For an entire school year, Oscar the ant and Bill the octopus send letters to each other as part of a school project. Oscar loves table tennis, and Bill loves modelling clay. Oscar does judo, while Bill has a garden. Despite their differences, the two new friends find shared interests… all leading up to one final surprise!
A small insect learns that even though she can walk on the ceiling and fly superfast, there are dangers lurking everywhere.
The little bird is hatching! Everyone is rushing to see the main event. This is not to be missed — everyone’s buzzing about it! With cameras in tow, various animals hop into cars, motorcycles, wagon trailers — anything that will get them there in time to see the event unfold. Finally, with the crowd gathered ‘round, a crack appears in the eggshell and out comes . . . well, it’s not quite what they expected.
One in a series of humorous books about disgusting creatures, The Slug is a look at the land slug. It covers such topics as the slug’s two pairs of tentacles, one pair for seeing, one pair for smelling (it can see you’re a kid and smell like broccoli), its breathing hole (on the side of its head!), and its pretty gross mucous covering (in order to find a partner, the slug can follow another slug’s mucous trail. True love!). Although silly and off-the-wall, The Slug contains real information that will tie in with curriculum.
The first in a series of humorous books about disgusting creatures, The Fly is a look at the common housefly. It covers such topics as the hair on the fly’s body (requires a lot of shaving), its ability to walk on the ceiling (it’s pretty cool, but it’s hard to play soccer up there), and its really disgusting food tastes (garbage juice soup followed by dirty diaper with rotten tomato sauce, for example). Although silly and off-the-wall, The Fly contains real information that will tie in with curriculum.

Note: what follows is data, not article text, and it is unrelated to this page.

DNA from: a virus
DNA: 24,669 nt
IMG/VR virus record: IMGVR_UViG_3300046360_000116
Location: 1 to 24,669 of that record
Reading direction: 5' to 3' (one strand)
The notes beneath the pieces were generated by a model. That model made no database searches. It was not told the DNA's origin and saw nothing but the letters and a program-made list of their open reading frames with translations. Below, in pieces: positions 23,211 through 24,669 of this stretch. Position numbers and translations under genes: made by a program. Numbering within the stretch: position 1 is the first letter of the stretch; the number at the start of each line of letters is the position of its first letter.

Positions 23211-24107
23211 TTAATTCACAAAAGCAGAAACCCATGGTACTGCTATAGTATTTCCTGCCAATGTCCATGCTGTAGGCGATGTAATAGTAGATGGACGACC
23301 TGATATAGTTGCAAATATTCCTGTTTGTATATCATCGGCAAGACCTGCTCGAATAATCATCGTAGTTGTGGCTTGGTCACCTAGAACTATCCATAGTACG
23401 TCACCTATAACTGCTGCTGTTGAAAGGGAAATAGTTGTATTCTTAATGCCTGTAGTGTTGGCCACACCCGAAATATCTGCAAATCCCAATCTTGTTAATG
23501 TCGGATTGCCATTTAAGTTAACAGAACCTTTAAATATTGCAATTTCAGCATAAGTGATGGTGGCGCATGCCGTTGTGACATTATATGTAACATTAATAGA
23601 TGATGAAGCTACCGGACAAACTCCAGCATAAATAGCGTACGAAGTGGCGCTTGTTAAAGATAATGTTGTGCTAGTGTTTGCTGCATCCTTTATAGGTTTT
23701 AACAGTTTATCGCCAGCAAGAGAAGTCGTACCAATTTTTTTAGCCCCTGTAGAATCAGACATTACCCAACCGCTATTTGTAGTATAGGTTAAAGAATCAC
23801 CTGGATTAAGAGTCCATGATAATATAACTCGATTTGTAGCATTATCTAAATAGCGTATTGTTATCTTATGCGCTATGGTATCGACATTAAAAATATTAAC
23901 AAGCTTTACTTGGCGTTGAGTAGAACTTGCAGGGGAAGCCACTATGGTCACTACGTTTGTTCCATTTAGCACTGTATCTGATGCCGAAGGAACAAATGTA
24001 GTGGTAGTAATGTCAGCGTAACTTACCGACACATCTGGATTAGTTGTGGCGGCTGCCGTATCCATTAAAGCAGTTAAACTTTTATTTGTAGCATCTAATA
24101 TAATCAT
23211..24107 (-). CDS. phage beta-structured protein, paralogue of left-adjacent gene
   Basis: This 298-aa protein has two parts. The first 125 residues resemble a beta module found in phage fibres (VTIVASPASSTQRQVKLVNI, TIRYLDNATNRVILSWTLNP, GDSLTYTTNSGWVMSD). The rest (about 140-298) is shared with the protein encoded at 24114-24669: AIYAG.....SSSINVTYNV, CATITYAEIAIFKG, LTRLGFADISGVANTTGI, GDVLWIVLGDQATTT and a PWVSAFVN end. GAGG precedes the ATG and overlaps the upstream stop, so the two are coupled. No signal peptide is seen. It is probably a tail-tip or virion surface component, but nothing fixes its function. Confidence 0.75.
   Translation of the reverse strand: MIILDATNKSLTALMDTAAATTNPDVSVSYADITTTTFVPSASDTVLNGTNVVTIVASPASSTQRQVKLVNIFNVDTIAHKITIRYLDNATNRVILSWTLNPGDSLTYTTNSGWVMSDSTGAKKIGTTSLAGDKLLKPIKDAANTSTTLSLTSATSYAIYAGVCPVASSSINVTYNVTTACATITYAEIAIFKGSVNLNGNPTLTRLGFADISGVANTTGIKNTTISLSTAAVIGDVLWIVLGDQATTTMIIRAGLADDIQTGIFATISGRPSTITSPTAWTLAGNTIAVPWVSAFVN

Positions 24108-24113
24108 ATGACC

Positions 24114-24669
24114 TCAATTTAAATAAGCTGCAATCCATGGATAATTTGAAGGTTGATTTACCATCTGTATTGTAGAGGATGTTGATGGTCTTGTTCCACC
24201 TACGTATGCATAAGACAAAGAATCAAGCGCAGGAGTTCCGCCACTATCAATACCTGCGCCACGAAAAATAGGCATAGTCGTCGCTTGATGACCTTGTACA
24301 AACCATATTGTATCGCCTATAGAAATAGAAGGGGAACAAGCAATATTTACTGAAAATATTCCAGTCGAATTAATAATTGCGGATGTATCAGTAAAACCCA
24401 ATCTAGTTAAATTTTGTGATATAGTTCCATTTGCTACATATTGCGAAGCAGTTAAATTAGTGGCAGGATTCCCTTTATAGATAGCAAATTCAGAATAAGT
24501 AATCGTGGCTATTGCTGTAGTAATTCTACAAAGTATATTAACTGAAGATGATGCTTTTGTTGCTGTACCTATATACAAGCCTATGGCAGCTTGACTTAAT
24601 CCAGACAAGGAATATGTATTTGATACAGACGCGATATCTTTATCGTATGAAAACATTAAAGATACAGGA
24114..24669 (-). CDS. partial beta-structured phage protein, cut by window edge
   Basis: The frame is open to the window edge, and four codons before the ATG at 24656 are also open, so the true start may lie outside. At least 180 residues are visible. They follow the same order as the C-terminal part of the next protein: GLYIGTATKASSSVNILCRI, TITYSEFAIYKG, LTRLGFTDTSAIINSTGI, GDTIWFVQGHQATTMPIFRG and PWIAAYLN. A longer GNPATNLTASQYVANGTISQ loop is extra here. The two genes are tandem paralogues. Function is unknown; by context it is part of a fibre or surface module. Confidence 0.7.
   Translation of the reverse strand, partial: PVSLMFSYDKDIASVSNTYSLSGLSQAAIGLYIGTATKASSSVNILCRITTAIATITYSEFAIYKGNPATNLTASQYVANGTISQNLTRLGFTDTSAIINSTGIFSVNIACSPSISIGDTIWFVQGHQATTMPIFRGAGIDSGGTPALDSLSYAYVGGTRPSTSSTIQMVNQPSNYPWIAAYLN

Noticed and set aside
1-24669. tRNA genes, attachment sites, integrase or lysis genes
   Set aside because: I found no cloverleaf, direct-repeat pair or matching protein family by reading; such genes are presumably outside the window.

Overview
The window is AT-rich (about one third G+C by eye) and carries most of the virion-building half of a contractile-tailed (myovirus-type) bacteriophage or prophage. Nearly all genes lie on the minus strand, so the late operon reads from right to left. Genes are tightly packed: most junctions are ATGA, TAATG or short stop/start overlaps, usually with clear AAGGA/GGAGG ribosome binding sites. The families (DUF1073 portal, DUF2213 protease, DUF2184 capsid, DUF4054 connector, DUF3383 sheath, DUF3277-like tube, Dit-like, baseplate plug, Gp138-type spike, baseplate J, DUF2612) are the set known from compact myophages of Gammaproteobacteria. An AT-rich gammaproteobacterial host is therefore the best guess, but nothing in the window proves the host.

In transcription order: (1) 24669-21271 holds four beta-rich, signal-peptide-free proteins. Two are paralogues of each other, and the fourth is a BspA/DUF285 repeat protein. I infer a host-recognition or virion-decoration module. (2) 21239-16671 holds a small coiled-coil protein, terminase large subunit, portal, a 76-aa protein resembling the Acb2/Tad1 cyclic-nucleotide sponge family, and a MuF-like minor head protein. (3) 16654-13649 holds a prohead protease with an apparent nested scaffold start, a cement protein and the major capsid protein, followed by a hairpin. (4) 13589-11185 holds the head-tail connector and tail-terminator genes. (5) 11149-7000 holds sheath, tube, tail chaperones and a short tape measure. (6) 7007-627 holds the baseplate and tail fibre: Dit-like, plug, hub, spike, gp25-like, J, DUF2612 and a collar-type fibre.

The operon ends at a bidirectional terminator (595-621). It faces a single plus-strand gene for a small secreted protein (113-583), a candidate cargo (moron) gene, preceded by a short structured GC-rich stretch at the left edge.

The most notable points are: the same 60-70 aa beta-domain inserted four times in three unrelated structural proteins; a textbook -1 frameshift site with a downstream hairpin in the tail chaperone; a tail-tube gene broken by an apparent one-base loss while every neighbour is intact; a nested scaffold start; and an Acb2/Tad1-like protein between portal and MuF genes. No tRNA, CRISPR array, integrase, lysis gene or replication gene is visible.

When the students at Mortingham Boarding Academy find a group of strange, silvery beetles on school grounds they are excited, but when the beetles attack them and a mysterious virus starts spreading, a group of mismatched students must work together to survive.
In a world where animals no longer exist, twelve-year-old Kester Jaynes sometimes feels like he hardly exists either. Locked away in a home for troubled children, he’s told there’s something wrong with him. So when he meets a flock of talking pigeons and a bossy cockroach, Kester thinks he’s finally gone crazy. But the animals have something to say. And they need him. The pigeons fly Kester to a wild place where the last creatures in the land have survived. A wise stag needs Kester’s help, and together they must embark on a great journey, joined along the way by an overenthusiastic wolf cub, a military-trained cockroach, a mouse with a ritual for everything, and a stubborn girl named Polly. The animals saved Kester Jaynes. But can Kester save the animals?
When Stephen spots a beetle he takes off his shoe and raises his arm, ready to strike… but then he has second thoughts. He lays his head down on the ground and the beetle walks right up to him. At the last moment the beetle turns aside and each can go on with the day, having avoided the worst.In this very simple story Jorge Luján presents the kind of deep moral questions that can occur even in the smallest child’s day. Chiara Carrer’s very original etched and painted illustrations perfectly complement the story, and are in and of themselves beautiful works of art.
An anthology of short poems about insects and other small animals by authors from around the world.
Four generations of Chinese and Chinese-American girls, beginning in 1835, are tied together by the tradition of raising silkworms and the legacy of the legendary Weaving Maid.